Mike Zampa, the Port of Oakland Communications Director, said the Port largely agrees with the community’s environmental goals. He says they’ve spent millions removing old diesel trucks and providing electric power to ships stopped at the Port so they don’t have to idle their engines. Zampa added that the Port has worked with community leaders in West Oakland and shares their goal of completely transitioning away from diesel equipment. Some of those plans, like the transition away from diesel, are expensive, and Gordon thinks they would require cash incentives to implement. That means more state funding, said Gordon, who has been an activist in West Oakland since 1992 and is still working on many of the same issues.
Traditionally, CARB has worked by developing regional plans focused on net gains for large parts of the state, designed to make sure areas such as Southern California or the San Joaquin Valley meet federal air standards. But widely dispersed monitors meant parts of those regions were still below standards — just because Southern California’s air was improving overall didn’t mean that truck-heavy neighborhoods in San Bernardino had healthy air.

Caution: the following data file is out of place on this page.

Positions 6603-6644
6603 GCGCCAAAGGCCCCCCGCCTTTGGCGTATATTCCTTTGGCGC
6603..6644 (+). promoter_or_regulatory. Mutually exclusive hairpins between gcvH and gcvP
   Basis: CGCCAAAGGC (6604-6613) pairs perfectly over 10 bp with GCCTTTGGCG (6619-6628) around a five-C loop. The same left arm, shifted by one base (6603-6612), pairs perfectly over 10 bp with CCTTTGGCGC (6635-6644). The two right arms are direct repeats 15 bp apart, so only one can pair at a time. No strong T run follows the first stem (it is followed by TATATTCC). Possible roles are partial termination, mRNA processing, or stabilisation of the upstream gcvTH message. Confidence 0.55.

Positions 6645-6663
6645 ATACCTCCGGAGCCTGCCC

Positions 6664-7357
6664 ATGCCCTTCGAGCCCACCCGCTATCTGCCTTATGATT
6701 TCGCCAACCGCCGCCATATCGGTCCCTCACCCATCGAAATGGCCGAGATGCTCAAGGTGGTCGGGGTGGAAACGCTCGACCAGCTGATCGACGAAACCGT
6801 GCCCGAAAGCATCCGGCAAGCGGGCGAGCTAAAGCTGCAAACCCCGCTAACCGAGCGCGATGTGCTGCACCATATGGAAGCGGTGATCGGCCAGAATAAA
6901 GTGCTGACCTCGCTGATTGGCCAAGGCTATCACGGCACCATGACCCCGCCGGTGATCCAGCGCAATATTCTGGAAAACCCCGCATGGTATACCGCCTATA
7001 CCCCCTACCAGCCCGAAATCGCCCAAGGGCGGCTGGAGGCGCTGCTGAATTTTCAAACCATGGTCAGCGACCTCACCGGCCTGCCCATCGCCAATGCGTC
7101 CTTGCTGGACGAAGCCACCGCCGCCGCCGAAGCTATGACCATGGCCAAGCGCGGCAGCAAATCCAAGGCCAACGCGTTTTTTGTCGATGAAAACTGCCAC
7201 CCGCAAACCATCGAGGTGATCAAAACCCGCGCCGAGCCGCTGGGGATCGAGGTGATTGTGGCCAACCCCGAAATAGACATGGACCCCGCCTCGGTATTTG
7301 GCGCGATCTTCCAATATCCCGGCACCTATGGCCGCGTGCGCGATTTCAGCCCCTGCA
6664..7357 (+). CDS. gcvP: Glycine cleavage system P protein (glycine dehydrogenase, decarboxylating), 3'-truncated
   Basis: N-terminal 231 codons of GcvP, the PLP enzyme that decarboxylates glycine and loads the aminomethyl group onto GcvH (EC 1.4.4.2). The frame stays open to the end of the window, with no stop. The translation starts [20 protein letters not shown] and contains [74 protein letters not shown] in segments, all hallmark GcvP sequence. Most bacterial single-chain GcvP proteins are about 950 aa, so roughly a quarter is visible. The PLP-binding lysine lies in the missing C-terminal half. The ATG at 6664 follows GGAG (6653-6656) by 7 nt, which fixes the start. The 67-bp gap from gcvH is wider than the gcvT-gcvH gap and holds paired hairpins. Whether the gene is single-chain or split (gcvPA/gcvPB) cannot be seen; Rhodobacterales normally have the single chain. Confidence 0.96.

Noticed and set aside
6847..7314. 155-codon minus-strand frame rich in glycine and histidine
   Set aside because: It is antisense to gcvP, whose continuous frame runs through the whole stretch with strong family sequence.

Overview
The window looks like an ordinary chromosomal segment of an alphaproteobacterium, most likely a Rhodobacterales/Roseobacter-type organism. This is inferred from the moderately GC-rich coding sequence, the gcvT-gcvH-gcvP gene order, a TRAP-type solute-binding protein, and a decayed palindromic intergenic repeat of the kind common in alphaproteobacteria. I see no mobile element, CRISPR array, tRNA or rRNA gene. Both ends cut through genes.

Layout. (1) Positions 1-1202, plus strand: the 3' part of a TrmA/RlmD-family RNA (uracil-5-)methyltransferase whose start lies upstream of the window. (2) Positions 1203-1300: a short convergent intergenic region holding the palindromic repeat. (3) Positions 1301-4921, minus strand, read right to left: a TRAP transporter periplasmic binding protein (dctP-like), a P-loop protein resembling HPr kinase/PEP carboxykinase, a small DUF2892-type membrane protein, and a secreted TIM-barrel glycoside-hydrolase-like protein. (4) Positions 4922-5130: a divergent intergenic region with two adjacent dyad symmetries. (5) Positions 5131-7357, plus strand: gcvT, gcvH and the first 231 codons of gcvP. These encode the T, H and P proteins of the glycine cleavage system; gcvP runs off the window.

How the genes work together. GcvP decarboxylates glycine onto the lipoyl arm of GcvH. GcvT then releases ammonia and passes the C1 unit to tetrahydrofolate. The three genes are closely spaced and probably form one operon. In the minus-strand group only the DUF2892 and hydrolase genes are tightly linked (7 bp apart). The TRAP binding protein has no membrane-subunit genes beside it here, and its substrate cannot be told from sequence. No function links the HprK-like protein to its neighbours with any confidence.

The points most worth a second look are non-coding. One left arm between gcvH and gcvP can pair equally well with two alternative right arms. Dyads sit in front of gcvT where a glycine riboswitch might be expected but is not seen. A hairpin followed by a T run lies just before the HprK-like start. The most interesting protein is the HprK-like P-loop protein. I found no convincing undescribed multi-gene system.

Magliano said the purpose of grants provided by the 2017 bill is to fill in those gaps. San Bernardino is working on a community action plan with the new state funding.
Each community targeted by the legislation has its own specific needs, different types of pollution and polluters in various locations. Shafter, which is close to oil and gas refineries, requires different emissions reduction strategies than West Long Beach, which has a port.
The bill gives funding on the premise that people who live in polluted neighborhoods are the best informed about the nature of that pollution. By bringing community members, local regulators, nonprofits, and businesses together, CARB hopes to help develop plans that work for everyone.
Gordon said that people living in these communities have the most immediate knowledge of how pollution works in their homes. “Regulatory agencies and bureaucrats don’t necessarily know our day-to-day experience or expertise about how we understand these things,” she says.
Magliano and CARB hope that the plans will get the conversation started. She thinks the bottom up approach to air quality planning will pay off, and other communities across California will follow the model pioneered by West Oakland.
Next up: The nearby city of Richmond is in the process of collecting air quality data with a new round of funding. Environmental advocates there hope that it will someday lead to less asthma and heart disease.